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You are right about NSPI and capital projects in so far as these are approved by the URB. Since the power company has an approved rate of
return on capital, it has to go under the microscope at URB where every scrap of capital spending has to be haggled over.
But what about the other regulated energy company – Heritage Gas? Why
does Heritage with 17 or so years left on its franchise to build out a distribution network of pipes get such an easy ride? Higher rate of return than NS Power, low risk, allowed to use equity for half its capital.
Most people spend twice as much on space heat as on power so what matters to them is getting as good a deal as possible on their space heating options – of which natural gas is by far the best.
So lets chase up Heritage Gas (and its Alberta based owner AltaGas) as much as we chase up NS Power/Emera.
A final note: Of course, it is not bulking up capital spending to add to total profits that matters. The correct metric is profit per share. So bulking up only pays off if you can pull the wool over the
eyes at URB with respect to the long term mix of borrowing and equity that
Michael Poulton | November 28, 2012 | Reply
I read your piece in the morning paper and had to ask myself – “ok they are spending money on capital expansion (capex) but how do they make money off of this?” I know they are not autonomous so they have to get their money from “Dad” (Emera). Then it struck me “Does all Emera have to do is “authorise” more stock, and issue it ? Thereby picking up 9% from NSP and paying 3% on the market?
Gary H. Blaikie | November 27, 2012 | Reply
I agree that policy is the problem. How little we have learned!
When I was a young CA articled student a half-century ago, one of my
first assignments was the Nova Scotia Light and Power Co. audit. The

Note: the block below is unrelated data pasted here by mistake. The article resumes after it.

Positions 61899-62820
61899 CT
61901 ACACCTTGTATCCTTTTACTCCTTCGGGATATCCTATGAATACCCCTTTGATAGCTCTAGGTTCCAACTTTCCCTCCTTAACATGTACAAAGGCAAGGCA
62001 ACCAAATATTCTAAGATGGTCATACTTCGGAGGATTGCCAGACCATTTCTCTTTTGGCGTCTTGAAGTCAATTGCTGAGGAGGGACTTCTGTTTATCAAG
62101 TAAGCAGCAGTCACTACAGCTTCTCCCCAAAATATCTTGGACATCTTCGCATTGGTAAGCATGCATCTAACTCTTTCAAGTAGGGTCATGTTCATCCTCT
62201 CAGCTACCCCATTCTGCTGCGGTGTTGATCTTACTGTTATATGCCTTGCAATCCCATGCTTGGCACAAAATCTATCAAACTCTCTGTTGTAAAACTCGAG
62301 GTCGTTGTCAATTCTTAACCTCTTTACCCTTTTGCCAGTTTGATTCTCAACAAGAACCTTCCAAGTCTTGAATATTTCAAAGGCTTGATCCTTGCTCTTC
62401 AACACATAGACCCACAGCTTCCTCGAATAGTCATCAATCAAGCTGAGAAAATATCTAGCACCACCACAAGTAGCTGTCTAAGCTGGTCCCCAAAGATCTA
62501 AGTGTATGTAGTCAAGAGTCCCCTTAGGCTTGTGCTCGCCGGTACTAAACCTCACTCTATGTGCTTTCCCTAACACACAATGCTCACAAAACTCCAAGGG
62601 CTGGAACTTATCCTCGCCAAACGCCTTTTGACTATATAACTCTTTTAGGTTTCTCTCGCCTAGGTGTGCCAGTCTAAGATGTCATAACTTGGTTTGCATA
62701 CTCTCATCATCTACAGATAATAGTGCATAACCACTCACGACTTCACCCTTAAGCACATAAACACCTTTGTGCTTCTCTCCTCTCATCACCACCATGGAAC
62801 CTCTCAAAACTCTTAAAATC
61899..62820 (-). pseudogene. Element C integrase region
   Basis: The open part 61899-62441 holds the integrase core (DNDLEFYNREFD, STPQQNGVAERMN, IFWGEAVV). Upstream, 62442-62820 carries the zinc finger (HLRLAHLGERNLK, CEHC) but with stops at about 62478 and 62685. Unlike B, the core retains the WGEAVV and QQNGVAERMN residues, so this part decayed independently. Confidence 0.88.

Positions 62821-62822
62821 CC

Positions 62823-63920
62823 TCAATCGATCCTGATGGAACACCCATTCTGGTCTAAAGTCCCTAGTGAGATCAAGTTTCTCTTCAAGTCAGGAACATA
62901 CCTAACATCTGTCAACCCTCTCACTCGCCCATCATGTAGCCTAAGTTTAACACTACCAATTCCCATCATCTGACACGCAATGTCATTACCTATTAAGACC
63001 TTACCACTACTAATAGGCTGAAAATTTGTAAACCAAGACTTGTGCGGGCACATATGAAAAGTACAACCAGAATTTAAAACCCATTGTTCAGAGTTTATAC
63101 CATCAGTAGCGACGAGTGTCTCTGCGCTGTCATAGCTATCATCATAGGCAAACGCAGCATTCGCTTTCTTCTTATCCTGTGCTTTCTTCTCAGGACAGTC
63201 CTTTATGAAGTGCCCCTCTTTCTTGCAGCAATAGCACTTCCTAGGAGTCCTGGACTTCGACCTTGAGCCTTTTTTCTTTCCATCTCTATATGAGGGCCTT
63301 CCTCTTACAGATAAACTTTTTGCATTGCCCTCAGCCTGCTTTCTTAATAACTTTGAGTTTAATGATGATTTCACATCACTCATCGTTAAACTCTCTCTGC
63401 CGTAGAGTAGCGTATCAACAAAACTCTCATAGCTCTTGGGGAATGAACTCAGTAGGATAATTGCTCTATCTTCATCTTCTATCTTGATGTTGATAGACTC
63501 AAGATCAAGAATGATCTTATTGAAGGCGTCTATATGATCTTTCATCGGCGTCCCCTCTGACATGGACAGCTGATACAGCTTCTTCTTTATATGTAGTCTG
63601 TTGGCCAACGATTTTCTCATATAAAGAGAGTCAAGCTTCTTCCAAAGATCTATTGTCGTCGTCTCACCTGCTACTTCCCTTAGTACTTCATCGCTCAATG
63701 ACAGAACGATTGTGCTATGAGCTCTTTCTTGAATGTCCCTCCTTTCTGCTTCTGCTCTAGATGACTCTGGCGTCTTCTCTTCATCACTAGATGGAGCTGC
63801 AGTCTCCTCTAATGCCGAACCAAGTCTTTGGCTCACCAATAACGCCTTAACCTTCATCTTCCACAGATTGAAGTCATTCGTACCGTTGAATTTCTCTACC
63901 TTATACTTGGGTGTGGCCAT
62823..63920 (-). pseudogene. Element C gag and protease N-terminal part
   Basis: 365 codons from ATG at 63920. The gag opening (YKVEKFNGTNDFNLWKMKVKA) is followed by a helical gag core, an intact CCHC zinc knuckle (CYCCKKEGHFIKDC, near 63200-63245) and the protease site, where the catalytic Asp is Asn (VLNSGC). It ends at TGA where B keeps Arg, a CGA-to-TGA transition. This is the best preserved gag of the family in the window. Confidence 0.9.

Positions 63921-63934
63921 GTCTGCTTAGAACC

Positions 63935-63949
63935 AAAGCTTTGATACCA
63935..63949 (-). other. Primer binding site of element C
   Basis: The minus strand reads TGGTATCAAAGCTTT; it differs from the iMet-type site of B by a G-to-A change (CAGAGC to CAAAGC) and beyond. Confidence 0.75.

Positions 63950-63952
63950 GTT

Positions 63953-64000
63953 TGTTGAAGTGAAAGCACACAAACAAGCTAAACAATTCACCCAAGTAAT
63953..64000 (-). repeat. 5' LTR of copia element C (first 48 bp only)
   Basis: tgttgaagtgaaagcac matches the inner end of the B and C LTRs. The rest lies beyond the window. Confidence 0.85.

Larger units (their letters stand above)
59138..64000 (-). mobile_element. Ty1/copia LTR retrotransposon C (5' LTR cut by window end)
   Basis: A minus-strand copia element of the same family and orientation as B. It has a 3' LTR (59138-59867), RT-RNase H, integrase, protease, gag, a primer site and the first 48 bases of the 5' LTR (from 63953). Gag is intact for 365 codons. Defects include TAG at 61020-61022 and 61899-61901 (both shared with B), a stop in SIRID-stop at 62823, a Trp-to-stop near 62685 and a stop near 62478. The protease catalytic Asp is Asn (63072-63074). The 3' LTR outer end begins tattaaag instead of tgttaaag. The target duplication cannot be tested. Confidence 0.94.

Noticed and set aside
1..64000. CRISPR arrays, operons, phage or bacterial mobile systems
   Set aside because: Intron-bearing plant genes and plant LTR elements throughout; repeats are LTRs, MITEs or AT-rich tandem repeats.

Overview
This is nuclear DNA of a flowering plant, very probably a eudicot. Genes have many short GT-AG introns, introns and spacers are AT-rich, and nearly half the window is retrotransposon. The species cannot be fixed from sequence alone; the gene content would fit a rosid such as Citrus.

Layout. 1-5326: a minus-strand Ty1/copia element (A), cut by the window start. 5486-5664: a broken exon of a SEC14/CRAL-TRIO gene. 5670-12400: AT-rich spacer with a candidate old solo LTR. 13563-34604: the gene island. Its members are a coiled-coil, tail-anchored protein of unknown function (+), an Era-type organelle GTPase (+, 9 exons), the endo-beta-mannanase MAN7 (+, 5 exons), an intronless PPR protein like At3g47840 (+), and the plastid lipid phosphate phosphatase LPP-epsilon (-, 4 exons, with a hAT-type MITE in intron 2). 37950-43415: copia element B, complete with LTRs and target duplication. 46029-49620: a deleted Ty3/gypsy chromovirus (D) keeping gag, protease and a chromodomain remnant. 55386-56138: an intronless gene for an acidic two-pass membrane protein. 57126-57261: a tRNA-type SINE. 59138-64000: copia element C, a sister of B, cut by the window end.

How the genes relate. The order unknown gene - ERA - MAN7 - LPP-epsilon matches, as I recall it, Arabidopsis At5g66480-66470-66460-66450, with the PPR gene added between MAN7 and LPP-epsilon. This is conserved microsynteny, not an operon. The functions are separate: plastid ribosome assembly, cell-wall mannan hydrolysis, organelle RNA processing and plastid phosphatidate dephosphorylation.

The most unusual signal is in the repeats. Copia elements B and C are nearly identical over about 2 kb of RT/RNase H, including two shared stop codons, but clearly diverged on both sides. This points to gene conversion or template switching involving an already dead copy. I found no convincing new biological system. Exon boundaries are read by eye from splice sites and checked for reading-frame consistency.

senior on the job told us that, unlike other audits where we had to be
alert to management charging payments to expense, at NSLP they would be inclined(!) to capitalize everything they could. I think that the
monopoly on generation and distribution, together with almost a
guaranteed return on capitalized payments is a serious problem for our
taxpaying citizens. I believe Jamie Baillie is on the right track.
Keep up the good work
Jim Radford | November 27, 2012 | Reply
Just wanted to say, this is a great common sence assesment of this NSPI dilema NS faces. No one, even the province, cares to discuss the real options for more affordable power. The numbers behind muscrat falls never added up. What case can be made to sell our new found hydro power to new england, when Quebec will do the same at less than half our price? In all it does come down to the guaranteed profits on investment, NSPI being the only beneficiary in this deal, while the rest of us receive annual power rate increases for the privilege. Frankly, it’s absolutely ridiculous.
Clark Swimm | November 27, 2012 | Reply
Yes, anytime we discover that ‘earning’ could be taking the place of public ‘wanting’, then we would be headed in the correct direction.
However, ever since the days of “rural electrification” there has been an expectation that all this ‘infrastructure’ can be provided (by power companies across the land) but we are finding out that energy has become costly – everywhere.
So, as you suggest, public policy could be improved; but my point is, that standing in our way, is that we do seem to want to blame the power company.
In Nova Scotia we experimented with public ownership and found it wanting. The private company that resulted is at the ‘monopoly’ of the Government. If that Government is capable of ‘adjusting’ that arrangement – it is ‘ours’ to do.
None of us want the lights to go out, and we’ll need more power if we are to prosper, so somewhere in all the controversy there must be some form of competition which will allow for ‘measuring’ of result, plus the innovation that will usher in whatever new era we are trying to enter.
Gordon a.... | November 26, 2012 | Reply
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